Personalization is all the rage these days, identified by brand marketers as their most exciting trend of the year. But certain more advanced forms of retail personalization seem a step too far for consumers despite some evolution in their attitudes, according to RichRelevance’s 4th annual “Creepy or Cool” survey.
The study identified 8 personalization innovations, asking more than 1,000 US adults to rate their feelings about them as “cool,” “creepy,” or “indifferent.”
Consumers Are Generally OK With Robot Guidance on Inventory
Among the 8 innovations, only 2 were rated by more respondents as “cool” than “creepy.” Those were:
- Robots guiding shoppers to specific products within store aisles upon request: 48% finding this “cool” against 32% believing it to be “creepy;” and
- Using fingerprint scanning to pay for items and get automatic home delivery, all from the store floor: 46% finding this “cool” versus 31% believing it “creepy.”
Compared to last year’s survey, more respondents this year are “cool” with the idea of robots guiding shoppers to specific products within store aisles (48% this year versus 40% last year), but attitudes towards the use of fingerprint scanning have remained largely stagnant.
The Jury’s Still Out on Augmented Reality-Based Recommendations
One innovation that engenders mixed feelings is an augmented reality app that allows the shopper to view products in a store and then displays associated information and recommendations, including whether the shopper needs to replenish what they have at home.
Respondents were as likely to consider this “creepy” (36%) as “cool” (35%), with the remainder indifferent to this concept.
AI-Powered Services Lean Creepy
Consumers generally have a more positive (33%) than negative (28%) view of artificial intelligence, per the report, though they seem less enthused than in other research on the topic.
But when it comes to personalization, consumers aren’t quite as on board. In fact, when RichRelevance described a form of personalization that uses artificial intelligence (AI) to provide a more personal experience by determining what products and services are most relevant and predicting what will appeal most to the shopper, the majority (56%) of respondents said this was not valuable to them.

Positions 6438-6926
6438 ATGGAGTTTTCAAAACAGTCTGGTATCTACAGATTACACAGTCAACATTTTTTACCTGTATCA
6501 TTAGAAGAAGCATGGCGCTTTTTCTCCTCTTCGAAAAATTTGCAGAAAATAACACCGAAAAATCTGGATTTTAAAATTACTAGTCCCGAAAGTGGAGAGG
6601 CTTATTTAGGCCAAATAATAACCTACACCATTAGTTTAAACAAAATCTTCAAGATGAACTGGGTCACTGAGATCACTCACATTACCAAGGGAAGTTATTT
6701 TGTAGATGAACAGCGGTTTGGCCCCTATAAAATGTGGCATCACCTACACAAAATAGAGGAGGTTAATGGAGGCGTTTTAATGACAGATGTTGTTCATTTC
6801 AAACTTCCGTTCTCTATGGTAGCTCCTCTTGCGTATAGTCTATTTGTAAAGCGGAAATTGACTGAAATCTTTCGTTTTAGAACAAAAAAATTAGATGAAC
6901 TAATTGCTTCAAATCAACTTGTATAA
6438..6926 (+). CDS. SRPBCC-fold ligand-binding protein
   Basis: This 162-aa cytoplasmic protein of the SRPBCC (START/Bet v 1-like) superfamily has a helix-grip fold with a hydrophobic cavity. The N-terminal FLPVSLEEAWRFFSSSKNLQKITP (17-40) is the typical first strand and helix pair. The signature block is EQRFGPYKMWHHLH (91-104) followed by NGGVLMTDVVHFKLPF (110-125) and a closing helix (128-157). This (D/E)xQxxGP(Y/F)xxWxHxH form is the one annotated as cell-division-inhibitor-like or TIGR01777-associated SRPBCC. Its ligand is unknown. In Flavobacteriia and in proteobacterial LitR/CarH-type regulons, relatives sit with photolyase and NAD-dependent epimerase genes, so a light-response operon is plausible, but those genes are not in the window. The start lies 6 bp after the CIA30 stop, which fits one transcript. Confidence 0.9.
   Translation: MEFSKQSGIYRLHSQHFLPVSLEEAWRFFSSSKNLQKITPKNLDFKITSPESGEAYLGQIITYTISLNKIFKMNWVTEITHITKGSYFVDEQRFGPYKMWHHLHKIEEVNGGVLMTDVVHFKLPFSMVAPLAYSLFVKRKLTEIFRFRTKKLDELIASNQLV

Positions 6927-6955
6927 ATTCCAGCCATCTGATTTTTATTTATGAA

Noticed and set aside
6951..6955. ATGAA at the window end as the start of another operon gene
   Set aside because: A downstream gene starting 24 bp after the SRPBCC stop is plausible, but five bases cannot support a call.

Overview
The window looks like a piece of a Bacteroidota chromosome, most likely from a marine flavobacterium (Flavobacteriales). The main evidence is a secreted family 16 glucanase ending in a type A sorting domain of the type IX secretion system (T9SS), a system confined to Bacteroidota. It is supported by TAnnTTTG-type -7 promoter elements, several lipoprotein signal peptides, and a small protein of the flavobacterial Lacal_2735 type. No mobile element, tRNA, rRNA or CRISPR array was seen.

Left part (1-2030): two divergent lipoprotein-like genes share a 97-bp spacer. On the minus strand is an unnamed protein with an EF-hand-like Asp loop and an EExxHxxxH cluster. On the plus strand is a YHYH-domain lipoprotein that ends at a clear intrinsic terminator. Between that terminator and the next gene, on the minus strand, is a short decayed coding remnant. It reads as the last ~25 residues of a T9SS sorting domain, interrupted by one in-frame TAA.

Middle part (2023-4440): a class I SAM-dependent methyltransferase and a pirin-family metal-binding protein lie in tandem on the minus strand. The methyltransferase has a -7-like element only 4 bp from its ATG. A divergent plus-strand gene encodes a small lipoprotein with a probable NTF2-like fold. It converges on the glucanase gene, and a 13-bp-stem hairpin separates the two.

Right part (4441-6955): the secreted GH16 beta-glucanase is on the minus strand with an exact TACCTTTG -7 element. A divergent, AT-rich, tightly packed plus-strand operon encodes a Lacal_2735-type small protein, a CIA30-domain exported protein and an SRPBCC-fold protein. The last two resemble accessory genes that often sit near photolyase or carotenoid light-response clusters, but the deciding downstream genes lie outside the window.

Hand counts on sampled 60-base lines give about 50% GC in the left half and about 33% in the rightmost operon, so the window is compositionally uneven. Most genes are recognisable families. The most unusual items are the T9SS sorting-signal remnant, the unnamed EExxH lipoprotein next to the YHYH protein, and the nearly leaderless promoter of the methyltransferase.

The “creepy” or “cool” portion of the study largely arrived at similar findings. More respondents, for example, find it “creepy” (41%) than “cool” (32%) that voice assistants within their home provide personalized product information and suggested products for them and their family. Similarly, more see it as “creepy” (41%) than “cool” (27%) that computer programs such as chatbots use AI to help them answer customer service questions, rather than a real person.
That’s interesting in light of new research suggesting that chatbots hold appeal with consumers, many of whom have already interacted with them for customer service reasons. Still, prior survey data has shown that 71% of adults in the US would prefer to interact with a human than with a chatbot or other automated process.
These Tactics Are Mostly Considered Creepy
Unlike the above innovations, some forms of retail personalization are overwhelmingly deemed “creepy” by consumers.
- Facial recognition technology identifying the respondent as a loyal customer as soon as they enter and relaying their preferences to the salesperson in-store: 24% “cool” versus 61% “creepy;”
- Companies understanding the respondent’s shopping habits so well that they are able to use artificial intelligence/data to choose and automatically order products on their behalf: 14% “cool” versus 69% “creepy;” and
- Clothing and wearables include sensors/tracking devices that allow retailers to track the shopper in exchange for a discount: 10% “cool” against 76% “creepy.”
There are a couple of notes to make around these innovations. While only 1 in 4 see the facial recognition tactic as “cool,” that represents a considerable increase from 18% last year and 13% the year before.
However, the appeal of companies’ use of AI and data to choose and automatically order products has not increased since last year. Consumers appear to have limited appetite for this, as evidenced by separate research showing that they are unwilling to delegate purchase responsibility to AI-powered assistants.
Millennials See More Appeal in Such Innovation
Not surprisingly, sorting the data by age group shows that Millennials (18-29) are more likely than others to find each of the retail personalization innovations “cool.”
That was particularly the case for tactics including:
- An augmented reality app that allows the shopper to view products in a store and then displays associated information and recommendations, including whether the shopper needs to replenish what they have at home (55% of Millennials seeing as “cool” versus 35% of respondents overall); and
- Companies understand shoppers’ shopping habits so well that they are able to use artificial intelligence/ data to choose and automatically order products on their behalf (29% of Millennials seeing as “cool” versus 14% of respondents overall).